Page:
early LEDs emitted low-intensity red light. with very high brightness. LEDs are used as indicator lamps in many devices.INTRODUCTION A light-emitting diode (LED) is a semiconductor light source. but modern versions are available across the visible. ultraviolet and infrared wavelengths. . and are increasingly used for lighting. Introduced as a practical electronic component in 1962.

Round of Marconi Lab. In 1961.DISCOVERIES AND EARLY DEVICES Electroluminescence was discovered in 1907 by the British experimenter H. but no practical use was made of the discovery for several decades. . Russian Oleg Vladimirovich Losev independently reported on the creation of an LED in 1927 His research was distributed in Russian. American experimenters Robert Biard and Gary Pittman working at Texas Instruments. German and British scientific journals. using a crystal of silicon carbide and a cat's-whisker detector. J. found that GaAs emitted infrared radiation when electric current was applied and received the patent for the infrared LED.

the LED consists of a chip of semiconducting material doped with impurities to create a p-n junction. and releases energy in the form of a photon . current flows easily from the p-side. Chargecarriers³electrons and holes ³flow into the junction from electrodes with different voltages. to the n-side. or anode. it falls into a lower energy level .TECHNOLOGY: Like a normal diode. but not in the reverse direction. When an electron meets a hole. or cathode. As in other diodes. .

Typical lifetimes quoted are 25. With the development of high-power LEDs the devices are subjected to higher junction temperatures and higher current densities than traditional devices. .000 to 100. This causes stress on the material and may cause early light output degradation.LIFETIME AND FAILURE Many of the LEDs made in the 1970s and 1980s are still in service today.000 hours but heat and current settings can extend or shorten this time significantly.


. throughhole and surface mount packages. and they come in various-sizes from 2 mm to 8 mm. not requiring any separate cooling body. Typical current ratings ranges from around 1 mA to above 20 mA.MINIATURE: These are mostly single-die LEDs used as indicators. They are usually simple in design. The small scale sets a natural upper boundary on power consumption due to heat caused by the high current density and need for heat sinking.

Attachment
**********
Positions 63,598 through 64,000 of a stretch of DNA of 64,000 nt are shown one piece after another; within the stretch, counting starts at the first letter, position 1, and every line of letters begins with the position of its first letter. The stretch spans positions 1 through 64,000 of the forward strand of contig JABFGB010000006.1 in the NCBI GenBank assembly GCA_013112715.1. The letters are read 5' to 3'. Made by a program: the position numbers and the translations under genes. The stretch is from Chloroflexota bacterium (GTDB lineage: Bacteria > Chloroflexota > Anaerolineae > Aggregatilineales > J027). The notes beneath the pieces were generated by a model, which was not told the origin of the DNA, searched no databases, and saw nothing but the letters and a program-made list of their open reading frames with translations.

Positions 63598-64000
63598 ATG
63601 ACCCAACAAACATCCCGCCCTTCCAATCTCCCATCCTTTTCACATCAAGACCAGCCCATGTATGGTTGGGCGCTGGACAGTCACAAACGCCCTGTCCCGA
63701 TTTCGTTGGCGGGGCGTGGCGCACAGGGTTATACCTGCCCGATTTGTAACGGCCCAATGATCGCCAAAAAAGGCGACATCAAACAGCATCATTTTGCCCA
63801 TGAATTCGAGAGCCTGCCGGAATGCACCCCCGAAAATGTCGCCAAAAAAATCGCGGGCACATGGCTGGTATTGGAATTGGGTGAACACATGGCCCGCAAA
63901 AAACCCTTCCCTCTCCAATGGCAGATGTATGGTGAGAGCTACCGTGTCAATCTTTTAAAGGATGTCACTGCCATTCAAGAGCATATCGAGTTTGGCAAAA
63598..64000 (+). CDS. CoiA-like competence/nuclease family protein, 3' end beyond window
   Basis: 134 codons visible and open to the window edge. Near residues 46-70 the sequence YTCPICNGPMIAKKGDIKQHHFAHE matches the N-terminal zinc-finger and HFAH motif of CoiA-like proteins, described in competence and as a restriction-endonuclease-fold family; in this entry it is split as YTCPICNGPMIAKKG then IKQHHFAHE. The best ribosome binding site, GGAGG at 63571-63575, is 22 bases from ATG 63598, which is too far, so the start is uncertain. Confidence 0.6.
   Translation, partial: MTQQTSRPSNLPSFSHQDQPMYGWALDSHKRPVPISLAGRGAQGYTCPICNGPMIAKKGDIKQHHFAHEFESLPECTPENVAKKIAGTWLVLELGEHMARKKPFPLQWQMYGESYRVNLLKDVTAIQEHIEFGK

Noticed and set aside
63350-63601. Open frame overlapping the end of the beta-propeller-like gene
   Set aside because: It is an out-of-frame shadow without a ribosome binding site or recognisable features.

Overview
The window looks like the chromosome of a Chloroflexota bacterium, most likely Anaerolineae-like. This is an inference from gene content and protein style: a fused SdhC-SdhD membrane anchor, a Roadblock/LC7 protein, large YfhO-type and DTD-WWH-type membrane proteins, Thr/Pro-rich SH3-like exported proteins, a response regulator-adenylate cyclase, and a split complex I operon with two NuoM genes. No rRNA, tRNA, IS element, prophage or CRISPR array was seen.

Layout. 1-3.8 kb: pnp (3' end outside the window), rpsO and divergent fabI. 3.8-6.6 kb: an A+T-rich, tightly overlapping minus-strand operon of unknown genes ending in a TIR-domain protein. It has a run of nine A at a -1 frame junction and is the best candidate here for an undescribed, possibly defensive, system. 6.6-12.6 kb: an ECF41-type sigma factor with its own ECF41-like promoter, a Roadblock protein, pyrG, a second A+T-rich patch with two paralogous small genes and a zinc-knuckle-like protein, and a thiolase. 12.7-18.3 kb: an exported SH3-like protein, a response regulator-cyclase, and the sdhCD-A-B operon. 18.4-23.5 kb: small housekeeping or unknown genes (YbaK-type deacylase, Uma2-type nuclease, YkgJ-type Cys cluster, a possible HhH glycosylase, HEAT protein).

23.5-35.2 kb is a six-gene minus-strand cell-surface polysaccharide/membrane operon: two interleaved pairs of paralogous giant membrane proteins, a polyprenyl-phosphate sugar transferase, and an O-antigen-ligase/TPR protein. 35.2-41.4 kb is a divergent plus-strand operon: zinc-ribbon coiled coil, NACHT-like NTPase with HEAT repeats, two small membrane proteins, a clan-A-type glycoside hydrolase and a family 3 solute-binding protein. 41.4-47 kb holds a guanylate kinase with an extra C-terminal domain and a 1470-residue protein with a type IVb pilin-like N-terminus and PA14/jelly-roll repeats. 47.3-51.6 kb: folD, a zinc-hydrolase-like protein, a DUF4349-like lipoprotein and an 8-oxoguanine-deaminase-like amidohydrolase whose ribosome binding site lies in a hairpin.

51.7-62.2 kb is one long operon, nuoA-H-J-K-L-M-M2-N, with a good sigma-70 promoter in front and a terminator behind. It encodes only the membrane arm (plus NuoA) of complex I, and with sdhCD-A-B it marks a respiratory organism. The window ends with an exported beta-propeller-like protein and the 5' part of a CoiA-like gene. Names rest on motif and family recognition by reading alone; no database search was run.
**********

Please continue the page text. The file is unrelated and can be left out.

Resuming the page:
MID-RANGE: Medium power LEDs are often through-hole mounted and used when an output of a few lumen is needed. Due to the larger amount of metal in the LED. The higher current allows for the higher light output required for tail-lights and emergency lighting. emergency lighting and automotive tail-lights. These LEDs are most commonly used in light panels. . they are able to handle higher currents (around 100 mA).

Since overheating is destructive. . Some can emit over a thousand lumens. the device will fail in seconds. compared with the tens of mA for other LEDs. One HPLED can often replace an incandescent bulb in a torch. or be set in an array to form a powerful LED lamp. the HPLEDs must be mounted on a heat sink to allow for heat dissipation. If the heat from a HPLED is not removed.HIGH POWER: High power LEDs (HPLED) can be driven at currents from hundreds of mA to more than an ampere.

ADVANTAGES: Efficiency: LEDs emit more light per watt than incandescent light bulbs. . Slow failure: LEDs mostly fail by dimming over time.LEDs used in communications devices can have even faster response times. Size: LEDs can be very small (smaller than 2 mm2) and are easily populated onto printed circuit boards. On/Off time: LEDs light up very quickly. Incandescent and fluorescent sources often require an external reflector to collect light and direct it in a usable manner. Color: LEDs can emit light of an intended color without using any color filters as traditional lighting methods need. A typical red indicator LED will achieve full brightness in under a microsecond. Focus: The solid package of the LED can be designed to focus its light. Their efficiency is not affected by shape and size. This is more efficient and can lower initial costs. unlike fluorescent light bulbs or tubes. rather than the abrupt failure of incandescent bulbs.

DISADVANTAGES : Fluorescent lamps are typically more efficient than LEDs (for lamps with the same CRI). Droop: The efficiency of LEDs tends to decrease as one increases current. Temperature dependence: LED performance largely depends on the ambient temperature of the operating environment. Voltage sensitivity: LEDs must be supplied with the voltage above the threshold and a current below the rating. This can involve series resistors or current-regulated power supplies. .

APPLICATIONS ‡Visual signals where light goes more or less directly from the source to the human eye. to convey a message or meaning. . ‡Measuring and interacting with processes involving no human vision. ‡Illumination ‡Narrow band light sensors where LEDs operate in a reverse-bias mode and respond to incident light. instead of emitting light. where light is reflected from objects to give visual response of these objects.




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